Think Volvo, and almost inevitably the first thing that comes to mind is an estate car. Well, maybe not for youngsters, but for those of us with decades behind the wheel anyway. Volvo has long been synonymous with its estate cars. The first, the Duett, was launched 66 years ago in 1953. It was the pioneer in a long line of 18 Volvo estate cars since then. They include the revered Amazon of the 1960s, the ES 1800 that became glamorous as the car driven by Roger Moore in ‘The Saint’ television series, and the 240 that was launched in the 1970s and stayed in production for almost 20 years.
Throughout the second half of the 20th century, Volvo estates enjoyed an enthusiastic reputation with their owners, seemingly oblivious to the car’s brick-like aerodynamics. Never mind the looks, they were big strong cars with a high reputation for safety, long before other manufacturers took it as seriously. They were also roomy load-luggers that were capable tow-cars, and so gained popularity with the caravanning fraternity.
So what if they weren’t the prettiest things on the road? Volvo estates were lifestyle cars long before such a term even existed. So they sold in substantial numbers, almost six million of them around the world since that first 1950s Duett. One in three Volvos produced since the company was founded 90 years ago has been an estate car. Fast forward to today, and visually our crisp white Volvo V60 has come such a long way from its brick-like ancestors. Sleek, sculpted and elegantly proportioned, it is arguably the best-looking estate car currently on the road. Well, to my eyes anyway.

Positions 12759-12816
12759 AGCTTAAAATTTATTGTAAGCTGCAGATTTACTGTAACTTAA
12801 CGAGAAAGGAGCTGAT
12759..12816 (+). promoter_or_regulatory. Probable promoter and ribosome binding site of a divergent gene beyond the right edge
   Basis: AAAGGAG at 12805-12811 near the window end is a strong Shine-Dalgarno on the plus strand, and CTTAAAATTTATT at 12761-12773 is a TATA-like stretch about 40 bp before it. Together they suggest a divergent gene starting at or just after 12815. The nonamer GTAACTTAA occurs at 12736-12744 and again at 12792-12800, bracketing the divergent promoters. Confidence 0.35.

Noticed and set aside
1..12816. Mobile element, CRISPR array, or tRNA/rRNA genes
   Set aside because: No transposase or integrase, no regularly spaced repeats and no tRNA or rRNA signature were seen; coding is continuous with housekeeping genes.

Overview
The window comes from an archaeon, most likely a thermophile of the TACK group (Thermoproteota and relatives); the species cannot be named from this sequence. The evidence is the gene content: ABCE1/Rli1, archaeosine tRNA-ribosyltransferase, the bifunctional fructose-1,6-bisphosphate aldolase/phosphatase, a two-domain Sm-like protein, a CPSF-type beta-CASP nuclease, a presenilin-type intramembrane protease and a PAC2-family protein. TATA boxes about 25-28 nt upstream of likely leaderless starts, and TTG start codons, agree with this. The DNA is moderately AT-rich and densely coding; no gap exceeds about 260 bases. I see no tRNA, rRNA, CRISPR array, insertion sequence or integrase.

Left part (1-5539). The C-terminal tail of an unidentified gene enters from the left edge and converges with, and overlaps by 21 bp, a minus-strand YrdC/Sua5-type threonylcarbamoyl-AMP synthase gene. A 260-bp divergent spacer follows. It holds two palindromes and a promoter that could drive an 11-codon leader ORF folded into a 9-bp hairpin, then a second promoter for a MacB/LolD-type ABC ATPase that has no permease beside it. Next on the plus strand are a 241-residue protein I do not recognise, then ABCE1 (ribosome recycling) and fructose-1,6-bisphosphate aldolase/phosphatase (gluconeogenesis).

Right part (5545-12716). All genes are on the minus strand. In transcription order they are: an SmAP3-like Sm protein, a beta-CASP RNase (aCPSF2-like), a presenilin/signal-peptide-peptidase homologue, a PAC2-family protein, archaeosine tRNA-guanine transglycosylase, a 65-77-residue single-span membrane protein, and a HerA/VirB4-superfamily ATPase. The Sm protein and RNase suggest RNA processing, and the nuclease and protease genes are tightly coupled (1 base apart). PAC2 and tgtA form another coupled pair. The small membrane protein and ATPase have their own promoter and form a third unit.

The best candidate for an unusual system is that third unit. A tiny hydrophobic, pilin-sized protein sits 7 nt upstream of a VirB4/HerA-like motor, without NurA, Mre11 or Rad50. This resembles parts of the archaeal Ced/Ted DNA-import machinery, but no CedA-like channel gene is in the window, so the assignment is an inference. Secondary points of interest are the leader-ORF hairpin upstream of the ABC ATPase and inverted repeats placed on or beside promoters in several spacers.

This month’s motoring has been largely urban and suburban driving, with one shortish motorway trip, so I expected the fuel consumption to be adversely affected. The figures show that it’s slightly down, but not by much, and that probably reflects a more relaxed driving style of late than my usual deadline-chasing urgency.
Up until now the V60 has behaved flawlessly, with no unwelcome surprises. So I was a bit flummoxed when the dashboard touchscreen suddenly went black in the middle of a trip into London. Nothing I tried would persuade it to restart while I was on the move. So, pull in, switch off, get out and lock the car, count five and unlock it, start the engine, and hey presto! The screen restored itself to normal behaviour. It seems to have been a software glitch of which I’m already aware of with this system on other models, but hadn’t actually experienced myself before. Hopefully it was just a one-off. There’s so much to like about the V60 that I’ll excuse that one little aberration.
Date arrived 22nd November 2018
Fuel economy 62.9mpg (NDEC combined) 47.3mpg (on test)
The signature ‘Thor’s hammer’ design in the headlights that so crisply identifies the car’s Scandinavian origin.
The dashboard touchscreen suddenly turned itself off on a trip – a known software glitch – and would only reactivate by stopping the car, switching off and restarting.